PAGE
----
Thank you for that answer, First Minister. It was a pleasure to join the health Secretary yesterday at the new Grange University Hospital site—a much better name, I think, than the old ‘SCCC’ that we’ve been calling it for so long. It’s been a long time coming. I think it was 2007 when I first attended a meeting about the construction of the new hospital. Back then I remember a discussion about this not just being about the critical care centre, but the way it would free up space at existing hospitals such as the Royal Gwent and also Nevill Hall, and that that would allow for future reconfiguration. Back in 2007 it was anticipated that there would be a new Nevill Hall by now in 2017-18. Clearly that has slipped back. What is the timescale for the remodelling of the health services surrounding the critical care centre—the second piece of the pyramid, so to speak? Because the critical care centre is very important, but it is one part of the overall health jigsaw in south-east Wales.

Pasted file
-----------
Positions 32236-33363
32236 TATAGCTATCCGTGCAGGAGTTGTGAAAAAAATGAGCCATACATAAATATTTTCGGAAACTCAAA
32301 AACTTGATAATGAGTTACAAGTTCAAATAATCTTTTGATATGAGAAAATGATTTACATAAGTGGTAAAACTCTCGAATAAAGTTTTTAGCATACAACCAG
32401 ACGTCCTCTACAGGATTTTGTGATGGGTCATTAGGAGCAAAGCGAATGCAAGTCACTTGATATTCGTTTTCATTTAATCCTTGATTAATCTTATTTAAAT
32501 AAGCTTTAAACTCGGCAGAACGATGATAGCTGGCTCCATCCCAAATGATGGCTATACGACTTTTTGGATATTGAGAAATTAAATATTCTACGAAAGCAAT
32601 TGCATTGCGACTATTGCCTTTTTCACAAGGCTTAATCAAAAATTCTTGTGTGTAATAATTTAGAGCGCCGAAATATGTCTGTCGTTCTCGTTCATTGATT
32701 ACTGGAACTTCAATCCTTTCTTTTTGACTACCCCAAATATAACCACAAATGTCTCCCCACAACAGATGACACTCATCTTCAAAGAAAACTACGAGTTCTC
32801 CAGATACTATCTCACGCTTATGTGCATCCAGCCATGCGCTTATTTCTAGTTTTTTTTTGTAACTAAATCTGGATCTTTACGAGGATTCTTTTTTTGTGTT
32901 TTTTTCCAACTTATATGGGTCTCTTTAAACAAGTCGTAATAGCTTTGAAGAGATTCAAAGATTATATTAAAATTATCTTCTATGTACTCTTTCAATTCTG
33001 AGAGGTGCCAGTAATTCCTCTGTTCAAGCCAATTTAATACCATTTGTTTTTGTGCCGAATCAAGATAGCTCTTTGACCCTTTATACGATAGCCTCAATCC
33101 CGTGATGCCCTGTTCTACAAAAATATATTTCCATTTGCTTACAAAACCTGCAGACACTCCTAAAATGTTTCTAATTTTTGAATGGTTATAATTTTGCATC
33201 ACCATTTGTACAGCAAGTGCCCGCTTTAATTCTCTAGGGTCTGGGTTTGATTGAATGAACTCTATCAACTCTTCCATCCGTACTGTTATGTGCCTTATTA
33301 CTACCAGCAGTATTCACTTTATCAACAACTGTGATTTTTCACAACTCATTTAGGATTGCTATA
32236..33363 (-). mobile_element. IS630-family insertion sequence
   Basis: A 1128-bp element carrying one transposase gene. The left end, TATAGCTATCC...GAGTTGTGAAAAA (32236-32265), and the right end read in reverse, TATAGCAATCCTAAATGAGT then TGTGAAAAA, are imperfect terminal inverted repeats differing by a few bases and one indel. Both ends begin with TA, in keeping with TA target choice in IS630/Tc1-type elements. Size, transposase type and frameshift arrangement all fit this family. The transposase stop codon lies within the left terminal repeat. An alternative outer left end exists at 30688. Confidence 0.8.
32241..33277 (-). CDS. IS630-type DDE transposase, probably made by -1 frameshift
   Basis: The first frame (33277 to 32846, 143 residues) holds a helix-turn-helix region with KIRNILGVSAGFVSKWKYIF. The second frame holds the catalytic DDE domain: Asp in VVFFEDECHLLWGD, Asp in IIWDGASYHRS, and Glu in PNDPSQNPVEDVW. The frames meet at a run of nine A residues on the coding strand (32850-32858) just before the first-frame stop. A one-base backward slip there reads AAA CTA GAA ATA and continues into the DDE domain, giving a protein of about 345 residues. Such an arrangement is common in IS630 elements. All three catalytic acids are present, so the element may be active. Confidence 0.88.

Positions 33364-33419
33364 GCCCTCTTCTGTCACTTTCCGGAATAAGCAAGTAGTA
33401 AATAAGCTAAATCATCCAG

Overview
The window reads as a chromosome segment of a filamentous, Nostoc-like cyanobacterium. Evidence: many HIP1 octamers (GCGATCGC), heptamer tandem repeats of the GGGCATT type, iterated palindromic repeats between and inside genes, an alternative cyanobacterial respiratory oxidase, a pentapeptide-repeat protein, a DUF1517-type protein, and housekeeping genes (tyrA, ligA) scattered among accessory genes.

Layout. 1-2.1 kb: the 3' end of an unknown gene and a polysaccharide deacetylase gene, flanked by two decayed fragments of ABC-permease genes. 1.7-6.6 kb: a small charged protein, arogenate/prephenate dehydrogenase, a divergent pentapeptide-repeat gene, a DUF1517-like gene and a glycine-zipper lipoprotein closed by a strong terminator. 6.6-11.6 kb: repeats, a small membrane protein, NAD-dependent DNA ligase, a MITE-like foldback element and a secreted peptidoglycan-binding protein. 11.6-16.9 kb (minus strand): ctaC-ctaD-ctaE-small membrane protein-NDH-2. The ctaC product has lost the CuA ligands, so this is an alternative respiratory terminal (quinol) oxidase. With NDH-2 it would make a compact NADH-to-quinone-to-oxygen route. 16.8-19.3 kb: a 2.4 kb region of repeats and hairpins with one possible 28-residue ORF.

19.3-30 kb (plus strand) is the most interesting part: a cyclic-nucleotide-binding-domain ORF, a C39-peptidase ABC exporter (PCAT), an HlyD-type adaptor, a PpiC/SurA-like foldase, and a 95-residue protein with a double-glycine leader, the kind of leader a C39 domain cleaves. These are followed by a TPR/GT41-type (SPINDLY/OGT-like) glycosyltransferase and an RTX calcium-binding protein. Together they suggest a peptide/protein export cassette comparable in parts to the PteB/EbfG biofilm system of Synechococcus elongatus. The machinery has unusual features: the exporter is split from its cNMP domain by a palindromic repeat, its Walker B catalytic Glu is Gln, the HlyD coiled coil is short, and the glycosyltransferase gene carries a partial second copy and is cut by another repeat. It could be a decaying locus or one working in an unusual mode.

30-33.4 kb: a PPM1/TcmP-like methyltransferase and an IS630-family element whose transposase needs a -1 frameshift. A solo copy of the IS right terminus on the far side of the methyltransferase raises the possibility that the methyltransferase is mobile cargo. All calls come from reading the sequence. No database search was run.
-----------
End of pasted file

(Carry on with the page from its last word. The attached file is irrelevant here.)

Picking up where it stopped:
Well, bear in mind, of course, that our capital budget was cut by 40 per cent, so it was difficult for us to move forward with the programme as we would have wanted to over the last few years. That said, of course, there have been already a number of local service improvements, including direct access to physiotherapy at Nevill Hall. There’s community dietitian and weight management services available there now, enhanced community diabetes services and enhanced pharmacy management of patient medication. So, already we are seeing the development of new services in Nevill Hall, and that development will continue, of course, in the future, and after the Grange hospital has opened.
Question 11, Neil Hamilton. Question 12, Mark Reckless. Question 13, Rhun ap Iorwerth.
13. Will the First Minister make a statement on the protection of war memorials in Wales? OAQ(5)0734(FM)[W]
War memorials are an important part of our heritage, and a permanent reminder of sacrifices made and losses sustained by communities. I am pleased that the Welsh Government grant scheme, launched in 2014 as part of the commemorations of the first world war, has helped to protect war memorials across Wales.